Top Paralympic coaches are headed on a talent hunt this weekend for USA Judo, working to spread the sport among visually impaired athletes and military personnel. They’ll also be hunting for the next Dartanyon Crockett and Myles Porter, who took medals at the Paralympic Games in London last summer.
USA Judo’s 2012 Paralympic Coach at the Games in London, Scott Moore, is headed to Tennessee, where the Association of Blind Athletes is hosting an adaptive sports conference.
Longtime Paralympic coach Walter Dean, head sensei at San Diego Judo and Jujitsu, is headed for the 7th Annual Disability Sports Festival at California State University, San Bernardino, where more than a thousand athletes and military personnel are expected this weekend.
This is the first time that judo will be among the more than 25 sports at the San Bernardino event, presenting a huge opportunity for judo, said Dean, who’ll be working with about a dozen Southern California coaches to show these men and women what they could be doing athletically.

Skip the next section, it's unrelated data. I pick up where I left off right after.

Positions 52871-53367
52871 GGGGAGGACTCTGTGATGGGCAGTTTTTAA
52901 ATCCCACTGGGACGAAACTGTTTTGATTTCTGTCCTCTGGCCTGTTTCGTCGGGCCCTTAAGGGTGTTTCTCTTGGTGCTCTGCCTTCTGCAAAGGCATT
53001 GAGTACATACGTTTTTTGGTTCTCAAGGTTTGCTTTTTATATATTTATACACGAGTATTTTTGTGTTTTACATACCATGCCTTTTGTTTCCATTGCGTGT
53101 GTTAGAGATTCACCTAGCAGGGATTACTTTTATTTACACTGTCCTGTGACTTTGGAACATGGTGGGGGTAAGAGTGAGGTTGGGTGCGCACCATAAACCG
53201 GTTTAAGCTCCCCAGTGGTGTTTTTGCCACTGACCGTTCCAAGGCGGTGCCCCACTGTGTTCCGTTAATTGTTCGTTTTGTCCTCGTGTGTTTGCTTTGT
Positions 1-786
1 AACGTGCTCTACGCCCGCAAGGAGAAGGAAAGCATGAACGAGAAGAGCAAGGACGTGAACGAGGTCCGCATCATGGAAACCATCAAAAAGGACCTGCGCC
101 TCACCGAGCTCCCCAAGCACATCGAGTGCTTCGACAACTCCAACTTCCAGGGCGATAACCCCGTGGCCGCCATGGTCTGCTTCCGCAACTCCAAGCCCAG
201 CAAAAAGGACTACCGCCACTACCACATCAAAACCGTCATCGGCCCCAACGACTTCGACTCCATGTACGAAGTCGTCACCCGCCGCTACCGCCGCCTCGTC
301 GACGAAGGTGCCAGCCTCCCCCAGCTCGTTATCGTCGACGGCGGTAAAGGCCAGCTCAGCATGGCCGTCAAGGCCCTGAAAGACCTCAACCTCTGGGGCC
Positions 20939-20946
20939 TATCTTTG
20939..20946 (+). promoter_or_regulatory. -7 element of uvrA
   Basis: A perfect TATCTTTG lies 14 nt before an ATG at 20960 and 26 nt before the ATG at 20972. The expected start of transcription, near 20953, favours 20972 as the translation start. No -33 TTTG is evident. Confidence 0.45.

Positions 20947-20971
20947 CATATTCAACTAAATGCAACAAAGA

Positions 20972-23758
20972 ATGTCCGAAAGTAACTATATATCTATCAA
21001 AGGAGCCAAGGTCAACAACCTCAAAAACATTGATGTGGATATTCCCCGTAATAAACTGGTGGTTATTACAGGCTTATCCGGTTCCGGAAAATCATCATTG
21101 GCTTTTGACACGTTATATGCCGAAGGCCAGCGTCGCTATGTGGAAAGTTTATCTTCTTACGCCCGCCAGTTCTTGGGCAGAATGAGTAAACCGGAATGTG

“We’ll be getting them onto the mat doing stuff, rather than us just demonstrating,” Dean said.
“Hopefully, we’ll get some athletes who want to go further, and we’ll get them into dojos,” Dean said. And, “if they really want to put their nose the stone, there is a future for them possibly in the Paralympics.”
Both endeavors are part of the ongoing efforts by USA Judo to foster the sport among athletes with disabilities and find the next Paralympic medalists, like Crockett and Porter, who were discovered by coaches at events similar to these, said Eddie Liddie, USA Judo’s Director of High Performance. Liddie will be among those joining Dean at the Sports Festival in San Bernardino.
“We want to expose as many visually impaired and blind to the sport as we can,” said Moore, who will conduct three 45 minute demos at the conference in Tennessee. Moore, whose dojo is in Denver, CO, will be working at the conference with Brad Daniels of Portland, Indiana, USA Judo’s team manager at the 2011 World Championships in Turkey for visually impaired judoka.